Thursday, March 11, 2010

Going to the chapel...

A lot of people think it was Steve's idea to get married at the end of a 100 mile, mountain climbing bike ride but in was mine. It was so poetic - the hills, the valleys, obvious metaphors for the shared lives of marriage. I loved it; I was so caught up in the metaphor that I totally neglected to think about the reality. Which isn't really that unusual for people contemplating marriage. I think most everyone tends to be somewhat starry eyed and in love or why contemplate marriage in the first place, right?

Me though, I wasn't starry eyed about marriage, I was starry eyed about my metaphor. My century, 11,000ft of climbing -bike ride. It wasn't until the night before the ride, as I lay sleepless for hour after hour, did I realize that I was insane; insane yes, and stupid. Steve lay snoring next to me; content probably in the knowledge that he'd not only done this ride before, but he'd ridden in the alps, done three ironman races and countless century rides. There was no sleep for me....

I had only done one century, and it didn't include 11,000ft of climbing. Our marriage century was called Mountains of Misery - really, what is there to add to that? It is the hardest century on the east coast - the last four miles are considered a Hors Category, which in english means damn near impossible even if you do have a mountain bike cassette on your rear wheel. I was sleepless and petrified. I was definitely 'in a fix' since our family and friends would be waiting at the top of that last Hors Category to see us climb it and then to see us get married. I couldn't very well back out could I?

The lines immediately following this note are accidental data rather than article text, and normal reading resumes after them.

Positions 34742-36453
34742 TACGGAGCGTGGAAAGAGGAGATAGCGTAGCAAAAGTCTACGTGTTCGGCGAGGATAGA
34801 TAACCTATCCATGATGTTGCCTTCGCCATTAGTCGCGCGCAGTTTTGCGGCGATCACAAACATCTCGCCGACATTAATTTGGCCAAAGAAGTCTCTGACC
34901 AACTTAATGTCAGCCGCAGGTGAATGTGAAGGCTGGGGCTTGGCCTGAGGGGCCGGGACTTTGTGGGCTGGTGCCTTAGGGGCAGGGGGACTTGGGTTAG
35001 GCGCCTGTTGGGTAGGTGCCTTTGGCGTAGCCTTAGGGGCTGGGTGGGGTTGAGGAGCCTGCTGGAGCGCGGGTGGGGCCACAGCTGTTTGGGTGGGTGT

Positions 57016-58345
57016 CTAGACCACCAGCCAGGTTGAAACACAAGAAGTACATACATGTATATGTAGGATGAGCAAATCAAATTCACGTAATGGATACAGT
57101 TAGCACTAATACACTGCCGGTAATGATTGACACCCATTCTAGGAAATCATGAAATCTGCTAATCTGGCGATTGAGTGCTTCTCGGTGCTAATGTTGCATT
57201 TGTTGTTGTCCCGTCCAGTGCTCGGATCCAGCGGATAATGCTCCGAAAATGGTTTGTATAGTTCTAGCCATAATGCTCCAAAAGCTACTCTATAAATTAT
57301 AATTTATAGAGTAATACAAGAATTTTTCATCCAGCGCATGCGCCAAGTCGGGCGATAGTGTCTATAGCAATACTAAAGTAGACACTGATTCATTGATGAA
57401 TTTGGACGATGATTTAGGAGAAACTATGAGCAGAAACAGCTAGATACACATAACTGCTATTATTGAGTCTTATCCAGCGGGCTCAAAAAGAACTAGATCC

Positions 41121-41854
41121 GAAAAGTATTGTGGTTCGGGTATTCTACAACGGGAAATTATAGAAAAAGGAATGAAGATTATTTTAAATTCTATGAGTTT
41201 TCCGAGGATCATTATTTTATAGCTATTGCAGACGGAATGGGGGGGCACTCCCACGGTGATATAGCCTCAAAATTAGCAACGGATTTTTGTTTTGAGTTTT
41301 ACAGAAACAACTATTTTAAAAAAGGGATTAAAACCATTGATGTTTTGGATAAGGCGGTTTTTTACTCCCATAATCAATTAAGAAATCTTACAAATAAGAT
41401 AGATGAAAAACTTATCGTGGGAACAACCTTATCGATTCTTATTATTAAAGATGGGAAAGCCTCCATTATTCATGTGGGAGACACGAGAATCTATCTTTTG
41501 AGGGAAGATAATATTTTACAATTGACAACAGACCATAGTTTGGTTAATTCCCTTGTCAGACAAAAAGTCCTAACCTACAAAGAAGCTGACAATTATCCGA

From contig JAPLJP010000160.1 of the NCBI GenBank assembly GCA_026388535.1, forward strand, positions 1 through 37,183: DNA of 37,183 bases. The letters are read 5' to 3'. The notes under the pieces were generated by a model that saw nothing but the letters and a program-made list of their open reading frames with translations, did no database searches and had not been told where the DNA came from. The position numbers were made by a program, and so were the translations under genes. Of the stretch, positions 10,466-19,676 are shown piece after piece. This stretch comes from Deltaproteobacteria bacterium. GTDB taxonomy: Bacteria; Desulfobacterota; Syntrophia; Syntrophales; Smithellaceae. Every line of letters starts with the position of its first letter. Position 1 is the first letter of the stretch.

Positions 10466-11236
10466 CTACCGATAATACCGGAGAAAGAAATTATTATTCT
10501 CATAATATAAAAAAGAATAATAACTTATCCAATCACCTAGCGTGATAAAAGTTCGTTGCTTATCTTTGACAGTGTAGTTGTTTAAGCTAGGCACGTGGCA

So how was it you ask? It was literally a nightmare. I was exhausted before I got on my bike and only got more tired as the day progressed. By mile 40 I was complaining regularly, by mile 60 I was threatening to quit and at mile 80 (which sadistically or conveniently depending on your point of view -includes a rest stop in the parking lot where the ride starts) I took off my shoes, my helmet and tried hard to quit. Steve, never the most empathic person - "well if you want to be a quitter".....I mean really who could quit after that?

The irony of this is that my metaphor really turned out to be more accurate and true than I ever could have imagined. The hills were brutal, painful and sweaty. The heart stopping descents terrifying. We saw the worst of each other, I complained and tried to quit, he was impossible, impatient and nonempathetic. We fought, I cried, he yelled and at the end of it all, we got married.